Applying the FIP methodology leads to the following output, used as criticality hypotheses for the safety analysis: whether fuel rods have ruptured, their number, their location, the associated amount of fuel material released, and the extent to which the fuel array suffered deformation and axial sliding. The FIP methodology allows a first evaluation of the main damage and rupture risks of spent LWR fuel rods in transport after discharge and wet storage.
Complementing the FIP methodology are further developments to integrate the possible embrittlement of used fuel rods. An initial literature review by AREVA TN indicates that, for transport after discharge, the main additional risk for used fuel rods without defects (coming from in-reactor irradiation) is probably linked to the presence of radial hydrides. Risks of DHC and SCC seem unlikely, due to the very short duration of possible high stresses in the cladding during accidental drops.
The next step is defining a domain of ductility for the dry transport of used fuel assemblies from French PWRs for all used cladding materials. A further step will widen this analysis to spent fuel assemblies from other reactors.
Rods without defects transported after long-term dry storage potentially have higher damage or risks than rods transported directly after discharge and wet storage. These additional studies have yet to consider the possibility of safe transport of used fuel rods after long-term storage. Nevertheless, the approach could still be based on the analysis of cladding stress and temperature histories, which involve various phenomena like maximum temperature during drying, cooling rate and irradiation damage recovery.
The implications of extended dry storage
Improving understanding of the characteristics and behaviour of long-stored and slowly-cooled spent fuel requires analytical tests, which are easy to manage and have piecemeal answers for the short term questions (that is, in the frame of transport or short-term storage). At the same time it requires integrated long-term realistic tests in representative long-term storage conditions of fuel and casks.
Verifications and analysis are carried out in international and national research programmes, as shown by Donghak Kook et al (‘Review of Spent Fuel Integrity Evaluation for Dry Storage’, NEAT, 45 (1) (2013).
Extension of interim dry storage of used fuel requires safety analysis, and it is necessary to characterise the irradiated cladding mechanical properties that may change due to thermal transients during the cask drying process and the cooling of stored fuel.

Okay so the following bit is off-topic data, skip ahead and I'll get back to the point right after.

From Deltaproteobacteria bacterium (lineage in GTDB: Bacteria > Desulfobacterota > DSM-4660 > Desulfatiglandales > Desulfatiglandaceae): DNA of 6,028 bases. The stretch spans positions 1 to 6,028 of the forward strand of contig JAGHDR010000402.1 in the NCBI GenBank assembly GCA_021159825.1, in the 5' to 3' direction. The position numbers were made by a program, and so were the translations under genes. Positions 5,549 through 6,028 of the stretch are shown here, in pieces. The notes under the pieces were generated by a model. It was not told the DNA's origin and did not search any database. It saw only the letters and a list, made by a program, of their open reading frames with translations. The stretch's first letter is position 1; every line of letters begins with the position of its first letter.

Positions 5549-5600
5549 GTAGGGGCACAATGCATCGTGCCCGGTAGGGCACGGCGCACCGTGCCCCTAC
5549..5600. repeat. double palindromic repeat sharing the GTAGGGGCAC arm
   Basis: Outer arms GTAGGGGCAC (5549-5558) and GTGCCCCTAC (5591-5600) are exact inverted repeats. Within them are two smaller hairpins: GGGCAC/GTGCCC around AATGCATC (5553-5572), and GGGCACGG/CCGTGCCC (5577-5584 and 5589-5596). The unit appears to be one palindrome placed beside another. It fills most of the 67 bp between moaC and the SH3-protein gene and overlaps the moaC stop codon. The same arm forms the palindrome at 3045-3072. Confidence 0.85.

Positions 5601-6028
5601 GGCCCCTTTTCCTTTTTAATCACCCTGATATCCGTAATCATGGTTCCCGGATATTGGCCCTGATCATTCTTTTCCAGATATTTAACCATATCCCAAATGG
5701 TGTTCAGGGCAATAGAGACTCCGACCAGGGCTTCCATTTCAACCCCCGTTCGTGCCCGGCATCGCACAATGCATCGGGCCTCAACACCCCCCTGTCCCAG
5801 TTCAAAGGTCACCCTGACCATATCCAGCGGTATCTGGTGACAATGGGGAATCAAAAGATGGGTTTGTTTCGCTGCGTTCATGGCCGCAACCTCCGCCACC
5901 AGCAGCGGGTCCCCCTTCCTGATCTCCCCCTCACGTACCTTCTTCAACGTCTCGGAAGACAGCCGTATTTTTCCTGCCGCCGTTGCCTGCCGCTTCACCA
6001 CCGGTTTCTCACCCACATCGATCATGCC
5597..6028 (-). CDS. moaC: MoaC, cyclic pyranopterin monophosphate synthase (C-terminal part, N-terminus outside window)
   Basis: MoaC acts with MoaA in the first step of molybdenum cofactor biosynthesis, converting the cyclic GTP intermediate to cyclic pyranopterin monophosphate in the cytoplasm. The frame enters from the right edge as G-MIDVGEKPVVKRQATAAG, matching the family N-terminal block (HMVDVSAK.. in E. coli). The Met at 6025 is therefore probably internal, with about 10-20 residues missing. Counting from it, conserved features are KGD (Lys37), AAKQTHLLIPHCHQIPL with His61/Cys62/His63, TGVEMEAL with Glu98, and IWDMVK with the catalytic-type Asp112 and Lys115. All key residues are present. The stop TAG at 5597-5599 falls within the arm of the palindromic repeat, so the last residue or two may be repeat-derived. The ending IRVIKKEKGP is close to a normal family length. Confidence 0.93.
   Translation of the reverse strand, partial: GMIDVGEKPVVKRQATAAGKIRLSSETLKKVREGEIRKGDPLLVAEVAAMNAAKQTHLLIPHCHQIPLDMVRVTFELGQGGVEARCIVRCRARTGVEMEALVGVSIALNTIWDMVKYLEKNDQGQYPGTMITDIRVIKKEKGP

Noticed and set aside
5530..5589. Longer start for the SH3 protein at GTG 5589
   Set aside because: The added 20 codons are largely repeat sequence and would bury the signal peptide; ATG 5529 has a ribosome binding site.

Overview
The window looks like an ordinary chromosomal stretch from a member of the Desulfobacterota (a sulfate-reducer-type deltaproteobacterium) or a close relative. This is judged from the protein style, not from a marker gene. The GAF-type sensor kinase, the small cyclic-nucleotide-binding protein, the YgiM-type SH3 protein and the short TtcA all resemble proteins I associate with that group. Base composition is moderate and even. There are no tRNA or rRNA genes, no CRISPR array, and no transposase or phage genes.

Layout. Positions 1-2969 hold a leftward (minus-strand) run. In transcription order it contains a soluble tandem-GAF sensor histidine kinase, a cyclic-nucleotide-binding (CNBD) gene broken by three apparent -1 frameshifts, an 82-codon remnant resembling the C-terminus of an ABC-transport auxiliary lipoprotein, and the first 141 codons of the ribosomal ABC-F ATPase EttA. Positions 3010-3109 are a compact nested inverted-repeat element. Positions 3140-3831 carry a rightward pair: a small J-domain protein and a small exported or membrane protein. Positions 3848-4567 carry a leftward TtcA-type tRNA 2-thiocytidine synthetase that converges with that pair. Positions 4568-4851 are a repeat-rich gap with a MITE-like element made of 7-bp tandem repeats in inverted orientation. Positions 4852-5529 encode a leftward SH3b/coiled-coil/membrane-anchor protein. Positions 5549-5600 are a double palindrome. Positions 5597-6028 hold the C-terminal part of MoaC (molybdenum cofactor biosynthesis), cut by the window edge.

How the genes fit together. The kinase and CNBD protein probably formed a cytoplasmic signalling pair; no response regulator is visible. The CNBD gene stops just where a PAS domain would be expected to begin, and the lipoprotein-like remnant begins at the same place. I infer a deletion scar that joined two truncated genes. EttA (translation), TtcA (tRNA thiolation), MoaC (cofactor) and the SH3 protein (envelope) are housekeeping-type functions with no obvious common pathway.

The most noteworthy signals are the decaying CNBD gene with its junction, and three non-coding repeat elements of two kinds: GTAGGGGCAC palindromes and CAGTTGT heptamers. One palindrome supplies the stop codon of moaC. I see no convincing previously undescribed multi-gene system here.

AREVA TN has developed contributions for the better understanding of the evolution of used fuel with the issue of residual water after drying possibly leading to subsequent radiolytic generation and the potential transition from ductile to brittle cladding behaviour.
In a dry storage system, the fuel surfaces and the attached corrosion products (hydroxides and oxyhydroxides) formed on metallic surfaces are subject to gamma radiation. R&D programmes are under way to explore their responses and the subsequent radiolytic hydrogen generation.
The risks of damage in transporting fuel rods after discharge and wet storage are now well understood and predictable, but still need to include the hypothetical embrittlement of cladding. After dry storage, additional risks include cladding embrittlement induced by hydride reorientation. For extended dry storage, the consideration of the additional risk of further helium or hydrogen release from materials seems unjustified.
Several national R&D programmes and international teams such as those developed by the US Department of Energy (High Burn-Up Dry Storage Cask Research And Development Programme) and the Electric Power Research Institute (Extended Storage Collaboration Program) are addressing these gaps. However, these are necessarily long-term tests and are still far from bringing validated responses. Fuel storage must continue to be managed very prudently to be able to face any unexpected fuel reconfiguration.
About the authors
Maurice Dallongeville (firstname.lastname@example.org), Hervé Issard and Aravinda Zeachandirin, AREVA TN, and Elisa Leoni, AREVA NP E&P, both at 1 rue des hérons, 78180 Montigny-le-Bretonneux, France
A version of this paper was presented as ‘Fuel behaviour in transport after dry storage, a key issue for the management of used nuclear fuel : an industry view,’ at Top Fuel 2013, Charlotte, North Carolina, September 15-19, Article 8575, 557-563 (2013).